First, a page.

Inside the old house there are wooden boxes for every chapter of the book. The first floor holds a case enclosing the four thousand or so cigarette butts the narrator of the novel has saved to remember his beloved. On many of them, lipstick stains kiss the browned ends, all of them catalogued by year in which the beautiful Fusun would have taken them to her lips. It's a story of love; and obsession; and when the main character Kemal Bey describes his enduring sublimity the reader is given a chilled glass of empathy to enjoy with the many glasses of Raki (a popular Turkish spirit) Kemal Bey drinks to calm his nerves and sedate his love pangs.
When one finishes the book in the last parts of the last chapter there is found a ticket to the museum printed into the book. Upon arriving at the museum, the reader may pull out their book and have their ticket stamped for free admission into the museum. This (as those can imagine) brings a great deal of joy to the reader who feels as if they've just been awarded a badge for paying loyalty to the book and its following.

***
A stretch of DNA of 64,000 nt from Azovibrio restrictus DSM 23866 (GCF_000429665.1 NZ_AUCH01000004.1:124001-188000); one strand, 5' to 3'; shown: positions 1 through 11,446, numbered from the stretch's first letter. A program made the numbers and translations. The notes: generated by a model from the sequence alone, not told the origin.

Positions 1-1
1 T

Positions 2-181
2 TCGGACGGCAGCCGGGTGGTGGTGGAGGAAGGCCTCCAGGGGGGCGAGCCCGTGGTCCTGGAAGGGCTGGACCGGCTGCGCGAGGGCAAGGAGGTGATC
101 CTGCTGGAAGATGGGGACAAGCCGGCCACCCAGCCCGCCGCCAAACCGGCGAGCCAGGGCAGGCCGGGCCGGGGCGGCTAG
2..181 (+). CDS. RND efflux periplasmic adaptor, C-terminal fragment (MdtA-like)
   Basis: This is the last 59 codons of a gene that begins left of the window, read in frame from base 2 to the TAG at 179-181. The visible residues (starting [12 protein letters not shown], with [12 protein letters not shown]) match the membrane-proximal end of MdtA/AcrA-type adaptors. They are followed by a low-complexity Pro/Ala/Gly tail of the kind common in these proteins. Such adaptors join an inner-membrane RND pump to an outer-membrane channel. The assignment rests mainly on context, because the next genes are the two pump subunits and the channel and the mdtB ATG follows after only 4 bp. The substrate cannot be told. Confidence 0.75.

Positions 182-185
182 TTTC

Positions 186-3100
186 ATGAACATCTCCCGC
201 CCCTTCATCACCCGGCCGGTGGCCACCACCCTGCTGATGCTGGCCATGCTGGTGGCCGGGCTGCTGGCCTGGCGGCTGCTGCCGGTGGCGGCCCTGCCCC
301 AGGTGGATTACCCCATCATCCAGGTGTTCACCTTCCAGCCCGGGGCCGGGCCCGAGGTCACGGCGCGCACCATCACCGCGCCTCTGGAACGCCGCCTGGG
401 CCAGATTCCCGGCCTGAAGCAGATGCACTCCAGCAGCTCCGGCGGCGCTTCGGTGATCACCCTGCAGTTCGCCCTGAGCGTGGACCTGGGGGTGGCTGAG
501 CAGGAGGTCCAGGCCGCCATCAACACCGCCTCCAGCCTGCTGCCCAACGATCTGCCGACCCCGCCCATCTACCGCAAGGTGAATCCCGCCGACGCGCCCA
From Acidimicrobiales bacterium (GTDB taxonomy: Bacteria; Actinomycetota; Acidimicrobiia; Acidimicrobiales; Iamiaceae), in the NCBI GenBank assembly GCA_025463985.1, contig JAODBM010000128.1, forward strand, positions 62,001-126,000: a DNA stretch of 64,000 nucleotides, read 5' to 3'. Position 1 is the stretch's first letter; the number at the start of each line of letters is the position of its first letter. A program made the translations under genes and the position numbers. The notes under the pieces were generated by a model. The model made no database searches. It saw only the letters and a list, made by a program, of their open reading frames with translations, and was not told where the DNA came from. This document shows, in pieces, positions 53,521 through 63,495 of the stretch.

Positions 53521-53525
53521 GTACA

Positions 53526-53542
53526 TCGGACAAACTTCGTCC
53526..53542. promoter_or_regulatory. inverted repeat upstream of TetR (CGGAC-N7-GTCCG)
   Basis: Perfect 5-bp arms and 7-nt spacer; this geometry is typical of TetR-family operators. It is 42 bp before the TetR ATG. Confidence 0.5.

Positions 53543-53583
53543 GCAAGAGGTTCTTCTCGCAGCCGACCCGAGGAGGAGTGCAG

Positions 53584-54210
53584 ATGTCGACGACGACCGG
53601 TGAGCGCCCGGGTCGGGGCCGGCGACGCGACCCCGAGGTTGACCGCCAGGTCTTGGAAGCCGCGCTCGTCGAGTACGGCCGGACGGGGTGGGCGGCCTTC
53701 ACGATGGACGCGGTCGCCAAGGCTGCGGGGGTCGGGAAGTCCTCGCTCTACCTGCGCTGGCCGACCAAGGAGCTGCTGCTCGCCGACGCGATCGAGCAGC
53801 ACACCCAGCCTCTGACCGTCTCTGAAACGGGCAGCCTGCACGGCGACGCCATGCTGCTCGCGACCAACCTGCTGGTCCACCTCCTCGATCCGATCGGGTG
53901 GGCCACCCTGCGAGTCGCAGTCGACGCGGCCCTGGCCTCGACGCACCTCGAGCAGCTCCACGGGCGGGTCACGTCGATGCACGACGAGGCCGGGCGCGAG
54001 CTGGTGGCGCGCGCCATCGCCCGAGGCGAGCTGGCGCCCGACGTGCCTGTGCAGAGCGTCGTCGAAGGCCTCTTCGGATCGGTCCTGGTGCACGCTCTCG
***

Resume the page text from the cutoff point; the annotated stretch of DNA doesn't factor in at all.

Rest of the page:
After I'd grown comfortable in his shop and began to ask questions he'd offered me a cup of coffee and idle conversation. I'd soon discover he's an Armenian (few of which are left in Istanbul he says) and that he also holds the only certificate in Istanbul proving he can fix old phonographs and vinyl players -which is what he was tinkering with. I sat and talked, asked what this and that were in his shop, drew a sketch, and then finalized my stay with a purchase.
I had discovered on the floor, a box of old keys, and always looking for unique curiosities from my travels I thought I ought purchase one...well maybe two. You will find in the below picture one key with german inscription. I had a German friend translate and discovered it was a hotel locker key (very simple); the other key is more unique and truly what I desired, as it was the only one of its kind in the box and I'd also find out from Tom that it was the only key like this he'd ever seen and probably was a house key of a Christian family. On the price, he said the nicer key would be 50 lira and the lesser 30 lira but since I had stayed for awhile to chat, he gave me the second key for free (score!).